Fritz and Chesster get an A

by ChessBase
5/1/2003 – Of course we are proud when ChessBase super-programs like Fritz and Junior bash Kramnik and Kasparov. And we're proud that just about every GM in the world uses ChessBase every day, as do thousands of other chess fans. But we're REALLY happy with our new Fritz and Chesster program that teaches chess to kids. And so was a Houston Chronicle writer, as you will see here.

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Houston Chronicle gives Fritz & Chesster an A

You might suspect our motives when we tell you how great our programs are, so we are always glad when we can provide reviews from the world outside of ChessBase. Below are a few excepts from this review of Fritz & Chesster in the Houston Chronicle newspaper. (Daily readership of 1.2 million.) We would include more, but we are blushing.

You can read all about this great new way for kids (and their parents) to have fun learning chess here in our online shop.

Software for chess keeps kids moving
by Anne Reeks

Sure, kids can splatter paint on the computer screen with wild abandon and without a bit of mess, but it's nowhere near the sensory delight of mucking around with the actual article. Ditto for putting together a puzzle, building with blocks and playing a board game -- though virtual versions of all four have their advantages (more materials, sophisticated techniques, built-in opponents).

It's another story when the activity in question is mainly intellectual. Here, savvy software can outshine reality. A case in point is Learn to Play Chess with Fritz & Chesster (Ages 4 and up, Viva Media, $30, Windows,, a brilliant tutorial with plenty of playful accoutrements.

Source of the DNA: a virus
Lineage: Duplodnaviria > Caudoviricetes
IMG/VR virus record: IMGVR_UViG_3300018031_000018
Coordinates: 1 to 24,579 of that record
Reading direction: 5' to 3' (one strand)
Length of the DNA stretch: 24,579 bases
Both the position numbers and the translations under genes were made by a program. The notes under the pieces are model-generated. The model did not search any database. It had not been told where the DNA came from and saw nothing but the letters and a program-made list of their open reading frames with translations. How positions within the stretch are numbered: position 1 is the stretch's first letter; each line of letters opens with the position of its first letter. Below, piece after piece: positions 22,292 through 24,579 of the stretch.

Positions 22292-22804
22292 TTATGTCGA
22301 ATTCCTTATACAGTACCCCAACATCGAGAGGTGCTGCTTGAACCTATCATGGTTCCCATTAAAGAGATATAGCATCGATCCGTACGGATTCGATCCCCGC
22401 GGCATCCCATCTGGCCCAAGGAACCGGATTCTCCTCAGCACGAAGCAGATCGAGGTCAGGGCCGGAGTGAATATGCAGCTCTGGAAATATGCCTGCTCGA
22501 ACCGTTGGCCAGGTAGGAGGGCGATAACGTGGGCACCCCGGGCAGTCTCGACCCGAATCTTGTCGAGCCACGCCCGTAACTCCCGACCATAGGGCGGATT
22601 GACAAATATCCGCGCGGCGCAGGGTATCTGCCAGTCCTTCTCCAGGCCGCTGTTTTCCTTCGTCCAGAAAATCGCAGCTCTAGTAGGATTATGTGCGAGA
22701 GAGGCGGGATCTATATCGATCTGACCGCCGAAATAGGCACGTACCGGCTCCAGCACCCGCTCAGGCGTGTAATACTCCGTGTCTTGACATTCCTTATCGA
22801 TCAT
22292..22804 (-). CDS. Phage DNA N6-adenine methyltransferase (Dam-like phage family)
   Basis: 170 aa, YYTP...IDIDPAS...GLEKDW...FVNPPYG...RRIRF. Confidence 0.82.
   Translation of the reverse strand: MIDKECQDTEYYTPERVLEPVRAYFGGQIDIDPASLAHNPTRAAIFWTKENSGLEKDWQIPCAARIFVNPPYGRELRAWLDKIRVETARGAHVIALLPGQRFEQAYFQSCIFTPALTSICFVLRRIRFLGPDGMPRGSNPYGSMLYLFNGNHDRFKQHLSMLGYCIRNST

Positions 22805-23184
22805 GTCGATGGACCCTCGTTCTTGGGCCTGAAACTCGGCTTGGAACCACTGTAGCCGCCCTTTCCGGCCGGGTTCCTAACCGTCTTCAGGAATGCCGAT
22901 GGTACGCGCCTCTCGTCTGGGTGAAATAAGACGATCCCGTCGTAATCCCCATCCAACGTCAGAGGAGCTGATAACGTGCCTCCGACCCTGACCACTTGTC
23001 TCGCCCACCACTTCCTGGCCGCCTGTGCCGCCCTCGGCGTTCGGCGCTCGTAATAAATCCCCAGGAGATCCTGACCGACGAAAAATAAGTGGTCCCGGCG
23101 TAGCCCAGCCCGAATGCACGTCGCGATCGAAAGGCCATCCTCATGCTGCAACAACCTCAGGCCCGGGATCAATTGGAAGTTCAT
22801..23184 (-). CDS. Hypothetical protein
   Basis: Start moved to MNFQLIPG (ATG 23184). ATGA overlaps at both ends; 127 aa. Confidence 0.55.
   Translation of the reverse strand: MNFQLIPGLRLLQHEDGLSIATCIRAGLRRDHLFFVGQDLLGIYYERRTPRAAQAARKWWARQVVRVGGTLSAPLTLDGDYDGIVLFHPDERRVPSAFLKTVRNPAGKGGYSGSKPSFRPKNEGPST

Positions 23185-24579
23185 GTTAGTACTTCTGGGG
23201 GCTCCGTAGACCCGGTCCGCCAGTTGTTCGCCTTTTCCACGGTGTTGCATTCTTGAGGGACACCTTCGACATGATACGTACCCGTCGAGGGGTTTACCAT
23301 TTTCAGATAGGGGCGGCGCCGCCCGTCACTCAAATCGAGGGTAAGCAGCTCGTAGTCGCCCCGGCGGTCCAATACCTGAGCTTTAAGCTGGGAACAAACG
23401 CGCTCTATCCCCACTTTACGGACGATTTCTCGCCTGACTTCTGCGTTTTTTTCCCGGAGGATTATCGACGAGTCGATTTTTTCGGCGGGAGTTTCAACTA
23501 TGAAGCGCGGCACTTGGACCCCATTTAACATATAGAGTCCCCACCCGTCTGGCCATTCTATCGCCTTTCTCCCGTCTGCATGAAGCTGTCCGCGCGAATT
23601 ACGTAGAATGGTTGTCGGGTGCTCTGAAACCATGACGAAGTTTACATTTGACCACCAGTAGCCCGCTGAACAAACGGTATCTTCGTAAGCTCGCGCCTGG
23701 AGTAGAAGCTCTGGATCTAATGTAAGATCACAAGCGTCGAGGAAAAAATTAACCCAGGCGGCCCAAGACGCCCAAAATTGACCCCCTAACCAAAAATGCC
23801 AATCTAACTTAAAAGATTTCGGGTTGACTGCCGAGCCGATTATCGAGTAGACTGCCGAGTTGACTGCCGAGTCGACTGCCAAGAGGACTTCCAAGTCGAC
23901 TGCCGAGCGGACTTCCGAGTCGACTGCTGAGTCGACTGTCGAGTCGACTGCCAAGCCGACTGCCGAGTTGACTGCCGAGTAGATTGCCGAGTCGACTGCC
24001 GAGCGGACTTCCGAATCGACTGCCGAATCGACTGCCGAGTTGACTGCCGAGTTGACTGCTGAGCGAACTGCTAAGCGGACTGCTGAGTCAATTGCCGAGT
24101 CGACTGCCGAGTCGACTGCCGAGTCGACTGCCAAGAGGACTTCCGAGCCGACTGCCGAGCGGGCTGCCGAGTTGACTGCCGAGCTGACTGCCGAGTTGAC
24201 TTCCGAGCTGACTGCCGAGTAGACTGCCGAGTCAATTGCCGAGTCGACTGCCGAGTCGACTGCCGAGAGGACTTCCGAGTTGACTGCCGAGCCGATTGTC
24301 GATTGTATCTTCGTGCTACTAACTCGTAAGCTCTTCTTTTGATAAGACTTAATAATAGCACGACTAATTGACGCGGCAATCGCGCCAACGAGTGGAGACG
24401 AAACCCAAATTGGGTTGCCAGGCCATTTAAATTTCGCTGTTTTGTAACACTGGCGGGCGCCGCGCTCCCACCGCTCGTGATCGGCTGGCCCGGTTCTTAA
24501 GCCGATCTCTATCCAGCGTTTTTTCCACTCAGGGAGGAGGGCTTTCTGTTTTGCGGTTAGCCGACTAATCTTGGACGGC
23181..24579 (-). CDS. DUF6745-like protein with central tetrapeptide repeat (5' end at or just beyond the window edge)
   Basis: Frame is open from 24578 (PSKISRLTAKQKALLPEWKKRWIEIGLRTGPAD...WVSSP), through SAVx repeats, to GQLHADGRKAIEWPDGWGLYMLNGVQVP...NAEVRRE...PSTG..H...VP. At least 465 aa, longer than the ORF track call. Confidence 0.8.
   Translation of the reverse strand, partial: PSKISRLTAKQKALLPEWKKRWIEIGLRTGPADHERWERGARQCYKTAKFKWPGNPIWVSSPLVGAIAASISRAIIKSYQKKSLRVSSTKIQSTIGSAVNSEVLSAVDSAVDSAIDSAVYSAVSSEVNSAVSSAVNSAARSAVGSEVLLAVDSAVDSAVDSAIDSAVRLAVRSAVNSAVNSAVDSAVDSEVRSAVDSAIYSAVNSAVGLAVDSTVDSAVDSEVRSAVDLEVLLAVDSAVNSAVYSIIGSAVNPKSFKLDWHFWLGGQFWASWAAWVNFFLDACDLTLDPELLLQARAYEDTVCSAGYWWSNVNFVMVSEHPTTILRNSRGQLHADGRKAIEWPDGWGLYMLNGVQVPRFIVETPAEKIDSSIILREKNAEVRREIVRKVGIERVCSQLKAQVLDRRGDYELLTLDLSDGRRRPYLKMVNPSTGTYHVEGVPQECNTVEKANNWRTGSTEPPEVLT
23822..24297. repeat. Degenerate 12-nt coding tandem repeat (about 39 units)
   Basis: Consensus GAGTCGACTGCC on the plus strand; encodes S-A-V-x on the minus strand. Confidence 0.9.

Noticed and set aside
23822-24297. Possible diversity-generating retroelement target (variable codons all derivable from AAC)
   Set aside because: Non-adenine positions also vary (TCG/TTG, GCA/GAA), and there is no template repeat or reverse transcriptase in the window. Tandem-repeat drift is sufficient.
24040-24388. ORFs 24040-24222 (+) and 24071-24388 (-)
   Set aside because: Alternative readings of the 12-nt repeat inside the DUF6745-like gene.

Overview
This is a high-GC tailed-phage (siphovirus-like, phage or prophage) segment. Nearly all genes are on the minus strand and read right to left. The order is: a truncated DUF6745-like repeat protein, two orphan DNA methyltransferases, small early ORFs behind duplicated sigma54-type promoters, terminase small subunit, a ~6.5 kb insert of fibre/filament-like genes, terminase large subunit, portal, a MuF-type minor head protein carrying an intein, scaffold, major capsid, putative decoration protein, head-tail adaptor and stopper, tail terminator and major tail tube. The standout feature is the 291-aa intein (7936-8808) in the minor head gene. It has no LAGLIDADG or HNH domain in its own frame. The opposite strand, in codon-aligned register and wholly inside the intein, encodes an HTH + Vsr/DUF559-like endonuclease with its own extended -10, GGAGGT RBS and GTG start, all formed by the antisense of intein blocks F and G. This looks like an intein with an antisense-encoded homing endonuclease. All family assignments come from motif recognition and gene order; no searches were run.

Despite its fun feel, this is serious stuff. The game's "brain" is the famous Fritz chess engine, used by grandmasters to train for tournaments. Here, however, Fritz is depicted as a little animated boy -- a worrywart in Harry Potter spectacles who has to learn chess and learn it fast.

Children can practice one move in many different situations and variations. If they don't get it right, the software lets them know in a pleasant, British-accented voice and shows not only where they went wrong but why and how to do better next time. It also recognizes when they've got it down and are ready to move on.

Real life can't deliver that kind of instruction, unless you have an in-house chess aficionado with lots of spare time.

As kids work the circuit and do their reps, they advance from the lightweight room to the middleweight and finally the heavyweight, at which time they're ready to do battle with King Black. As in life, it takes time (and many sessions at the computer) to get in fighting shape. Fortunately, it's one of those "getting there is half the fun" experiences.

Learn to Play Chess comes with a one-year subscription to, where kids can find human opponents -- perhaps more worthy (or less taxing) than King Black. Grade: A.

Full Houston Chronicle article

Learning the opposition, Fritz & Chesster style


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